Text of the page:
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post #6 of 11 Old 01-20-2010, 02:31 PM Thread Starter
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well honestly i was thinking about turning in my cichlids for new fish. I either want more laid back fish or i want a few mean fish. Ive had my cichlids for about a year and a half and some of them are getting HUGE!! And they boss around the other ones. Ever sense i started fish keeping i have always loved the planted tanks where they have the grass like plants all on the bottom. I dont know why i just have.
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post #7 of 11 Old 01-20-2010, 02:49 PM
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Welcome to the forum Jake.

Following this thread, I gather you will be giving your present cichlids to the store/another hobbyist before you do any changes to the tank. I certainly hope that is correct.

Once you have an empty tank, one method of establishing a planted aquarium is described in the series of stickies at the head of the Aquarium Plant section of this forum, authored by me. They detail a low-tech natural setup that is probably a good method if you have not had success with plants previously as you mention. That should start you off.


Byron Hosking, BMus, MA
Vancouver, BC, Canada

The aquarist is one who must learn the ways of the biologist, the chemist, and the veterinarian. [unknown source]

Something we all need to remember: The fish you've acquired was quite happy not being owned by you, minding its own business. If you’re going to take it under your wing then you’re responsible for it. Every aspect of its life is under your control, from water quality and temperature to swimming space. [Nathan Hill in PFK]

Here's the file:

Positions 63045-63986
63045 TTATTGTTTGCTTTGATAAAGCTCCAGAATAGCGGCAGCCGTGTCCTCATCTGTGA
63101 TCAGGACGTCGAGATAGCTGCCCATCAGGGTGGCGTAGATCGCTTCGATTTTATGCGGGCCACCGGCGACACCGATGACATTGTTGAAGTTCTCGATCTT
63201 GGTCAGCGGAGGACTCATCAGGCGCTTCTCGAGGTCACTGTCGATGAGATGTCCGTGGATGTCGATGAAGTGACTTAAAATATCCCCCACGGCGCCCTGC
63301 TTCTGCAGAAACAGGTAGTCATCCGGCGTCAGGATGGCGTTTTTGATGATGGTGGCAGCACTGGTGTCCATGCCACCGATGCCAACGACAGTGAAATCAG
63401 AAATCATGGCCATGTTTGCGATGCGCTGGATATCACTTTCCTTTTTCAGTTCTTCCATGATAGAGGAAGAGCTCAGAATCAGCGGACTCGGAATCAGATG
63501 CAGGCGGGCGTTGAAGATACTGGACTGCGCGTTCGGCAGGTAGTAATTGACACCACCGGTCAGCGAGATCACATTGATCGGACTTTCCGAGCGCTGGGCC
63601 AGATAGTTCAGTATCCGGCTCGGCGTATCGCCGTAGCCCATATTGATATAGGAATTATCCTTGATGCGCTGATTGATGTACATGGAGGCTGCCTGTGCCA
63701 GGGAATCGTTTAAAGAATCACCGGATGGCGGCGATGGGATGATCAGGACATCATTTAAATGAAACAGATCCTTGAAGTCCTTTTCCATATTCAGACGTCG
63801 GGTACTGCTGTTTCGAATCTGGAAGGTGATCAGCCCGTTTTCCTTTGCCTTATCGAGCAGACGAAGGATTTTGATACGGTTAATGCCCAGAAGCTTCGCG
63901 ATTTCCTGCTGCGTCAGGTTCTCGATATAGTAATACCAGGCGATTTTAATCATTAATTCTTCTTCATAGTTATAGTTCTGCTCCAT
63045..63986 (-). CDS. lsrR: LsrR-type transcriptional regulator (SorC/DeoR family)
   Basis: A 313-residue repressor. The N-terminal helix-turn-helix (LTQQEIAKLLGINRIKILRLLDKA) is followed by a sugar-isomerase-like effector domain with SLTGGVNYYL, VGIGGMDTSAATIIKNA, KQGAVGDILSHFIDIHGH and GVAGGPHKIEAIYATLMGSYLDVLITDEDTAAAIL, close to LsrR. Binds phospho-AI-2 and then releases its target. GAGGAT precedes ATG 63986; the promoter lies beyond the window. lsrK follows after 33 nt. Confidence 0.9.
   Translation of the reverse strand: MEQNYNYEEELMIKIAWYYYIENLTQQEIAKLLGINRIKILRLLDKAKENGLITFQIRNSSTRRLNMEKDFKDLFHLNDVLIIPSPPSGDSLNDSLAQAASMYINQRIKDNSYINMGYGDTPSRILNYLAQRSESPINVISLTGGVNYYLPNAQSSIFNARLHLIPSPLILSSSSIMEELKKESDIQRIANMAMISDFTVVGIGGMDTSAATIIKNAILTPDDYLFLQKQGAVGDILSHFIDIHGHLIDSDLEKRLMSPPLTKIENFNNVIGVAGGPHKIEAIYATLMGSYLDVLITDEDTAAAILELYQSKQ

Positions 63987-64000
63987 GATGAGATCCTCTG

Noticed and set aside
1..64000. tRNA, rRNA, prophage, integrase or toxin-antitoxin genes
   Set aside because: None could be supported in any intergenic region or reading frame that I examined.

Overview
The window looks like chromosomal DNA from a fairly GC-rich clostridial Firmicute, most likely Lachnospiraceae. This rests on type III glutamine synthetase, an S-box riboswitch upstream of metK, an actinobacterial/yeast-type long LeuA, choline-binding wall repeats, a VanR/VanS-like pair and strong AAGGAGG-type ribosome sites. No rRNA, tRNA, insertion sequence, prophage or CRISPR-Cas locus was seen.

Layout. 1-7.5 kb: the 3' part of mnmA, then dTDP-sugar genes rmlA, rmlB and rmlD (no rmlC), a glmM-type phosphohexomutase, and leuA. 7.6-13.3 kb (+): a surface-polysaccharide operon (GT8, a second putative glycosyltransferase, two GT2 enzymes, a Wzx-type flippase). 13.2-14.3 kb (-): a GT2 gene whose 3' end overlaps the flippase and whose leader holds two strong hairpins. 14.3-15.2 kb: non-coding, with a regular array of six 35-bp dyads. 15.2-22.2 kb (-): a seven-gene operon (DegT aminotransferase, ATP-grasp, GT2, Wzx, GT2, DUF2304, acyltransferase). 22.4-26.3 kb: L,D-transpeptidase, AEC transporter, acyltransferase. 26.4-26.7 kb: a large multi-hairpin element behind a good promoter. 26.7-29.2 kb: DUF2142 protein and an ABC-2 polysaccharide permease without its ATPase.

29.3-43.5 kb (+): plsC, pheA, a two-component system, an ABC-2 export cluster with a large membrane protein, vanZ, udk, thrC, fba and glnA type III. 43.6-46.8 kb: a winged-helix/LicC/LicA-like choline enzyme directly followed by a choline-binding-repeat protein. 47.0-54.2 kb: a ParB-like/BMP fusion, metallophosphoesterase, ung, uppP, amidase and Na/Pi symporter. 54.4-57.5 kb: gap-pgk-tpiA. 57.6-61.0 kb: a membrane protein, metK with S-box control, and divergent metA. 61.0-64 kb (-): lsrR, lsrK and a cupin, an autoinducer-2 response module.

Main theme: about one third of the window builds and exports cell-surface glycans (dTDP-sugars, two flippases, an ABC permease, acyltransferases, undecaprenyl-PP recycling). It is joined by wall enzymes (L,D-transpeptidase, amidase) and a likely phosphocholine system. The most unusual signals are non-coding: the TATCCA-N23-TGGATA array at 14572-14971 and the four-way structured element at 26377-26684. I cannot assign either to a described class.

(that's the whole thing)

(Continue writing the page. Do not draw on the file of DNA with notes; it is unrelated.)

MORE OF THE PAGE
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post #8 of 11 Old 01-20-2010, 03:17 PM Thread Starter
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Yes i am going to give them to my LFS this sucks to see them leave but, it has to be done. Any suggestions on the kind of fish i should switch too? I love haveing a breeding pair of anything, but then i also like to have a varriety of fish. Then the other side of me likes to have a few hostile fish to keep my tank active...but the hostile fish and the other set of fish not at the same time...if that makes any sense haha? My friend has a 120 with an arowana, 2 peacock bass, and 2 sabertooth tetras. To me the bass are the only interesting and fun to watch fish. But Thats my idea of hostile fish.
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post #9 of 11 Old 01-20-2010, 04:44 PM
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I want an arowana... Someday...

RIP fire eel
why did you think it was a good idea to keep going over the top of the tank
when you realized you couldn't breathe outside water?
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post #10 of 11 Old 01-20-2010, 07:09 PM
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Well I'd start by making a decision first what fish you want. This i'd base of the tank size you have and the water you have. Assuming you didn't treat your water any special way for the cichlids my guess you have a higher pH and hard water there right?
Once you've figured out what fish you really want....then I'd start discussing plant options.

~ Life Is Too Short, Break The Rules, Forgive Quickly, Kiss Slowly, Love Truly, Laugh Uncontrollably And Never Regret Anything that Made You Smile.
Life May Not Be The Party We Hoped For, But While We're Here, We Should Dance. ~